Steve fronted up to the speaker in the intercom and delivered the opening line that we use so well, “Sorry, no Portuguese. We were wondering if you had a room for the night.”
“Welcome,” came the crackling voice through the machine.
Bzzzz went the buzzer and just like that, those large wooden doors opened forth towards us, as if to envelope two wet and weary travellers into a welcoming embrace. We slowly road through and into the parkland beyond. We pedalled up the sweeping gravel driveway, to be confronted by Sublime. A beautiful boutique hotel set in its own acres and acres of parkland. While I waited outside with the bikes, Steve went inside to enquire about the chances of a room. He was promptly given a tour and invited to inspect the rooms to see if they were to our liking. Knowing it was about another 20km ride to the next town, we had been rained on, blown about and it was now getting on for 4:00, we weren’t really in a position to say no thanks.
So it was we found ourselves here for the night at Sublime and oh boy, is it sublime! It’s described as a “premium country retreat” and it’s just wonderful. The only problem is it’s very very VERY expensive and we’ve blown 3 days of our allotted budget on one night’s accommodation.
“It’s OK,” said Steve, “we’re allowed a treat.”
“A treat!” I laughed, “we’ve only been going for a few days, we’re not supposed to get a treat yet!”
The lovely girl who showed us to our room, then showed us to the garage, moved some crates to make a little nook for our bikes, just out of the way enough for housekeeping to still be able to reverse their golf cart out, and there our faithful steeds were bedded down. She then told us she had turned on the steam room and spa just for us. So, not wanting to be ungrateful, we took our bags to our room and then headed off to be steamed. Words cannot describe how great this place is! The spa is actually a 5 metre pool in a beautiful room overlooking the parkland. We steamed and then topped that off with a sauna. Then laying down on the lounges beside the spa, trying not to fall asleep, we rested our weary muscles.
“Let’s just stay here,” said Steve, “forever. Right in this spot.” The camping side of him quickly suppressed by the allure of our plush surroundings. Then he followed that up with, “You know what I’d like right now if it’s OK?”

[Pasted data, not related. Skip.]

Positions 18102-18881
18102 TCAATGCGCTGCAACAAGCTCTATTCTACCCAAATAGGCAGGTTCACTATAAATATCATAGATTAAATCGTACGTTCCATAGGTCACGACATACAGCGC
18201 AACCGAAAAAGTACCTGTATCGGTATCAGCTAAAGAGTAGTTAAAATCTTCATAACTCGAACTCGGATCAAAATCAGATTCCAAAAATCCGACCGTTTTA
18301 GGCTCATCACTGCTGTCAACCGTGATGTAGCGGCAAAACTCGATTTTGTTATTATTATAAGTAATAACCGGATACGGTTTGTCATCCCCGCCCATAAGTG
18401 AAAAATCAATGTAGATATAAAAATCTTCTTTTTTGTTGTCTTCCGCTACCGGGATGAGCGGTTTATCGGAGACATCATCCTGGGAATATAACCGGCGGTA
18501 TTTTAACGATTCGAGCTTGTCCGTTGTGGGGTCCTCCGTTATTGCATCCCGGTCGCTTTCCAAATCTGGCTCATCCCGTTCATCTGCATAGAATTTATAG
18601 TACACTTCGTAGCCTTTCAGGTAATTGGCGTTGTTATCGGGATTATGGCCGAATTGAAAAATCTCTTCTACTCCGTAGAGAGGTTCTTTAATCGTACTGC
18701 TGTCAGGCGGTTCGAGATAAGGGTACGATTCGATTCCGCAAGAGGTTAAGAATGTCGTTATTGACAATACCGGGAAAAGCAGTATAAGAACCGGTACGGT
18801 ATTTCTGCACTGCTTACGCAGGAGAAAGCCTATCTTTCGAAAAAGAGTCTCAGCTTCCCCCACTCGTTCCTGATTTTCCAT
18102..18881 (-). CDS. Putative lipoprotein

“What?” I asked.
“A beer,” said he.
“Well,” I said, “the way we’re going the beer is probably 20.00 but in for a penny, in for a pound.”
So we made our way back to our gorgeous white room and proceeded to lower the tone of the place by firing up the Trangia on our little private deck and cooking up some campers’ food, which we ate heartily sitting on the supremely comfy bed, with Steve accompanying his packet soup with a Portuese beer. We have also discovered that we’re the only ones here, so we have the complete run of the place!
So that was how we ended our day! In boutique, premium surroundings that has left a crater sized hole in our budget, but we were in desperation land again, so took what we could. So for the next few weeks we’ll be living on stale bread and peanut butter and plain pasta dolloped with sachets of tomato sauce that Steve liberated from McDonalds, to make up the budget deficit, but for this one night we will enjoy pure comfort and luxury!
“Peel me a grape Mr. Trump. Oh, and while you’re about it, do something about that hair, it’s ruining the view.”
What a fantastic adventure Heidi. Decided I need to visit Portugal ASAP…not on bike ! Like the idea of a more luxurious form of transport ! Launceston is gorgeous mind you but the lure of meeting a star from Midsommer Murders is too great. Continue having a great time.
Hi Margaret! Yes, Portugal has been lovely, although I wasn’t expecting it to have quite this many hills! Some days have been one continuous Balfour Street! You can put Portugal on your bucket list and Croatia is on mine!
I am quite sure you deserve “a treat”! Enjoy it …. the memories will help you get up any more hills you have to climb!!!
A treat it has been! I hadn’t thought of it like that, about having the memories for when things feel tough again, thanks Jan, I’ll hold onto that!
Hi Heidi and Steve…I’ve finally logged on and have sat drooling over all the scenery and adventures. Well done you two…maybe I need to buy a bike?.. enjoy ALL the comforts that you can you two …you deserve it! Look forward to the next installment. Much love Linda x
G’day Linda! So glad you’re on the journey with us, it sure is an adventurous journey with wrong turns and glitches and the the odd little curve ball like a night at Sublime! Thinking of you all
Hi Heidi, the places look amazing, love the photos and you both in my humble opinion deserve a treat. Not many people can say they have had an entire resort to themselves. Stay safe love us
Hi Lara, yep it was a very unexpected but welcome treat! It’s like nowhere we’ve stayed before or likely to again probably! Lovely people too. We’re still wobbling and puffing about the place waving to passers by and trying out our Portuguese and so far the legs are holding it together. We’ll skype soon.